Change in Costs of Robot Hysterectomies Over Time Performed at a Community Teaching Hospital [14E]

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Robotic surgery is criticized for its cost. Most studies evaluating costs are limited to the initial robotic cases performed. We sought to determine if costs decrease with an increase in experience.


In this retrospective cohort study at a community teaching hospital, the total cost of the first 20 robotic-assisted hysterectomies performed for endometrial cancer by a single surgeon (Group 1) were compared to 20 comparable cases by the same surgeon five years later (Group 2). Data was abstracted from charts and accounting records using direct costs to the hospital. To adjust for inflation, mean operating room and anesthesia costs per minute for Group 1 were adjusted to the mean costs per minute for Group 2. The cost of supplies for Group 1 was adjusted from the 2010 to the 2015 Consumer Price Index.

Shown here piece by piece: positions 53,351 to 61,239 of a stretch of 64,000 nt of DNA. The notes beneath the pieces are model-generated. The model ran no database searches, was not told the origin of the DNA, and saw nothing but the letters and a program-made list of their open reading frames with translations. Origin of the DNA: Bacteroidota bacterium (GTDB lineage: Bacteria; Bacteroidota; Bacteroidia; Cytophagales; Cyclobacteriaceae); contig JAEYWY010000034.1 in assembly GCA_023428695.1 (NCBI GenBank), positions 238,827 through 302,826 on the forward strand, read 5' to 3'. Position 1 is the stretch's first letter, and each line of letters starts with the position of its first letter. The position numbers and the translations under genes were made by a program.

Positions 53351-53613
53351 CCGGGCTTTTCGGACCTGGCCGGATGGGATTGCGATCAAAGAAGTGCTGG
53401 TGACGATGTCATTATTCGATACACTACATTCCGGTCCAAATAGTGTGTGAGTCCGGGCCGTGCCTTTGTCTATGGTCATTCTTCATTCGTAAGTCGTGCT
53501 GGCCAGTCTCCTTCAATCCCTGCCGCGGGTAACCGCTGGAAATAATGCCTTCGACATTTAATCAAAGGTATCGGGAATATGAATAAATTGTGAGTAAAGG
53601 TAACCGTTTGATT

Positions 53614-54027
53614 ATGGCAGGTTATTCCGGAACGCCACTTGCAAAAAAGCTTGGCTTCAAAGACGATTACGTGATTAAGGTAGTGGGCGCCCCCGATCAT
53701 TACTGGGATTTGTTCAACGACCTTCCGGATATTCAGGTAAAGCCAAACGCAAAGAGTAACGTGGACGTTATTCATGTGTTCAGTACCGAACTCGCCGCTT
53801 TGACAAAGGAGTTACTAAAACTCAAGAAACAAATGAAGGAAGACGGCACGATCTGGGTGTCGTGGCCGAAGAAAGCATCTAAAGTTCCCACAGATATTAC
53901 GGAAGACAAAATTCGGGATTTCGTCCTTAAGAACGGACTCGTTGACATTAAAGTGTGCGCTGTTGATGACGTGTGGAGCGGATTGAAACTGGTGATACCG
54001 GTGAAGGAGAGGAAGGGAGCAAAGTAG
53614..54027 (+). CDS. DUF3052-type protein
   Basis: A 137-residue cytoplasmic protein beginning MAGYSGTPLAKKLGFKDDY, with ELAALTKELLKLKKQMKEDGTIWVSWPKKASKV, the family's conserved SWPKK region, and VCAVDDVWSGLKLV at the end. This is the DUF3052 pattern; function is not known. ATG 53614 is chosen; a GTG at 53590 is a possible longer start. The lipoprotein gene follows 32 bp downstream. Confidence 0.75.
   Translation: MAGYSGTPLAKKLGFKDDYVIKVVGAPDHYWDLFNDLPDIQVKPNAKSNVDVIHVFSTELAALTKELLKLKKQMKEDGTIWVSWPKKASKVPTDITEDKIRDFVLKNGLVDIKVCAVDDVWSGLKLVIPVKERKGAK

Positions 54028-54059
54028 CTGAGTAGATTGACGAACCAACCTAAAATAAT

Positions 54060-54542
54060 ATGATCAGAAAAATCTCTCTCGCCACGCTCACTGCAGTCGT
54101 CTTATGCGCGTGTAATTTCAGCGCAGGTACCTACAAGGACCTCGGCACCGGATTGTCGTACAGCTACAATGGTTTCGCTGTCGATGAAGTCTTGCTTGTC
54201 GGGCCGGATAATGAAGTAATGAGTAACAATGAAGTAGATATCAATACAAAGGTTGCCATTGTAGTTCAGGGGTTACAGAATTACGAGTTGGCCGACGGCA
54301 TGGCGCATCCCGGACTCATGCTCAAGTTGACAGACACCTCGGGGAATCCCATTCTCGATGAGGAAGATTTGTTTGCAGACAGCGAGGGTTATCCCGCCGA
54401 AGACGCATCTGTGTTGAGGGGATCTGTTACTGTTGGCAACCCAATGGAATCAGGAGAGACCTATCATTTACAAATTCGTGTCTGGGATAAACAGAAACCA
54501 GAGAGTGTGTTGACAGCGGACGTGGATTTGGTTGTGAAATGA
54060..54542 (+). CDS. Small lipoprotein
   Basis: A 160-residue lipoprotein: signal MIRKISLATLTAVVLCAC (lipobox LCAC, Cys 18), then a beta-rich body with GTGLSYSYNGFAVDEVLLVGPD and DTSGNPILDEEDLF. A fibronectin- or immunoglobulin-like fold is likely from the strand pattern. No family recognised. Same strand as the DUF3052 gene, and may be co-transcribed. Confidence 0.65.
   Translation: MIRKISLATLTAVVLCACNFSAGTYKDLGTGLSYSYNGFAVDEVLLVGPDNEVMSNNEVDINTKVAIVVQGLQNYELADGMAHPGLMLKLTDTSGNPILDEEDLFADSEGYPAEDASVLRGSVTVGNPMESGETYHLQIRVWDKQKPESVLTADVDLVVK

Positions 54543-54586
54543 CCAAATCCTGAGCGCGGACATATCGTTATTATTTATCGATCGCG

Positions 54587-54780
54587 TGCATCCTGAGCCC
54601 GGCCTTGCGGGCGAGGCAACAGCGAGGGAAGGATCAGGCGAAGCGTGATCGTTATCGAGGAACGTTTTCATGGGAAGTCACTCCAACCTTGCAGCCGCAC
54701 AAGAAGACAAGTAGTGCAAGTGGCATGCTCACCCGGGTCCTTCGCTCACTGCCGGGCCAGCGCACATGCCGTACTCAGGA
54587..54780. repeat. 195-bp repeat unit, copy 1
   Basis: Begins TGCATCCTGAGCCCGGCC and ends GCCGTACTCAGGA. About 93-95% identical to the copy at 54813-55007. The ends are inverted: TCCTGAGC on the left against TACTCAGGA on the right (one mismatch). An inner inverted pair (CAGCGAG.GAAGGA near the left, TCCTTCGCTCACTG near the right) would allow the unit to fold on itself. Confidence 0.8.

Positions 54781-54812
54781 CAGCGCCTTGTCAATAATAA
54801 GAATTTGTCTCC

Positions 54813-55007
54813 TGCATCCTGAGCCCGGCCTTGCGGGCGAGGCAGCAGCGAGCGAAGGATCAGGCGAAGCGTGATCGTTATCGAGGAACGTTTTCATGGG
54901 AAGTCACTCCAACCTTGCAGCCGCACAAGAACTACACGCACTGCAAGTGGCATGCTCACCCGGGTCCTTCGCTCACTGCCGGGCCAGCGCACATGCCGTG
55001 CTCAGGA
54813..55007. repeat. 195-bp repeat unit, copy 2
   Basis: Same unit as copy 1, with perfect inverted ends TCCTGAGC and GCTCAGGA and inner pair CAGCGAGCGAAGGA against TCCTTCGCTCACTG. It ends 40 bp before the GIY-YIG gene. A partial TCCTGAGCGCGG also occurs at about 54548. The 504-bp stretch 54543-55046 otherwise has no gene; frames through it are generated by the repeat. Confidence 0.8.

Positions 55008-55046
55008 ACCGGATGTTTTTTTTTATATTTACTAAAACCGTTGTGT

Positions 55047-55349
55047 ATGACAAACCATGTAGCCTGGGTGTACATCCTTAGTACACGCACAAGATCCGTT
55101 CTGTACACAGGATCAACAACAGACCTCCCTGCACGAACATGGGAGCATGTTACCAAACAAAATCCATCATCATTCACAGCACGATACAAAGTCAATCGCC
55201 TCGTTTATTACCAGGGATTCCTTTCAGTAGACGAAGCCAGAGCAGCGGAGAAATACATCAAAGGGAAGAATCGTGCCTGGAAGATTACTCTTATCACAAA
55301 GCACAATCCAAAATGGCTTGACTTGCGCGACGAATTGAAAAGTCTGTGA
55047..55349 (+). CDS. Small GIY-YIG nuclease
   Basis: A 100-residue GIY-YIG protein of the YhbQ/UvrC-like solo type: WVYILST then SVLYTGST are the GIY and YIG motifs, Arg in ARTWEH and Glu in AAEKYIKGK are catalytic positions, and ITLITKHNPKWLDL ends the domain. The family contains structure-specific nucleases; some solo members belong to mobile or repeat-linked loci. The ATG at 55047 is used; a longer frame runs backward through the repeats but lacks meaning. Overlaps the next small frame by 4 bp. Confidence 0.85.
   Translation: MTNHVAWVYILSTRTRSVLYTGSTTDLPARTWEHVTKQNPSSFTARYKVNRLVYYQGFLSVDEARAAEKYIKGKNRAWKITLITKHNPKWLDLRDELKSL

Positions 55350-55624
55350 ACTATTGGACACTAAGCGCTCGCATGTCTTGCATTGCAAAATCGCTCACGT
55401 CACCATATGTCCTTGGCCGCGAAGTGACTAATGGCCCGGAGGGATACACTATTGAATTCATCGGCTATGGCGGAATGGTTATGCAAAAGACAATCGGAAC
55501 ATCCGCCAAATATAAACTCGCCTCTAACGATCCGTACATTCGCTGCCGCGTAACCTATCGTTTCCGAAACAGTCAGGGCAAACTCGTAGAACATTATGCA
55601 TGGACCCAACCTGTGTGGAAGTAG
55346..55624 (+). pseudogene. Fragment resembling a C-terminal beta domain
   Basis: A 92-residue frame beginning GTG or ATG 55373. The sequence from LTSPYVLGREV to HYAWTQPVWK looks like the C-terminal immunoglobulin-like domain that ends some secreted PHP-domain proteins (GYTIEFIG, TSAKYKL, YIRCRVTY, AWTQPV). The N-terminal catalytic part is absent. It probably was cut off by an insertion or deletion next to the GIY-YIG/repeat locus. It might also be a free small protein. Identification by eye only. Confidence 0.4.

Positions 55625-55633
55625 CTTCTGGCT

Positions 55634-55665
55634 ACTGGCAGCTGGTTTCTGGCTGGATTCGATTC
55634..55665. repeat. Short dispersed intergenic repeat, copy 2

Age, BMI, and uterine weight were comparable between the groups. Mean total cost decreased (Group 1=$10,584±1475; Group 2=$8,907±2,284; P=.009) and mean total operative costs decreased (Group 1=$9,729±1284; Group 2=$8,304±1788; P=.007) over the 5 year period. Significant reductions in operating room cost, anesthesia cost, procedure time, and operating room time were seen. However, non-operative costs, cost of supplies, surgeon's charge, and estimated blood loss were similar between the two groups.


Experience over 5 years with robotic-assisted hysterectomies is associated with a significant reduction in cost. This cost reduction is primarily attributable to shorter procedure time and operation room time.

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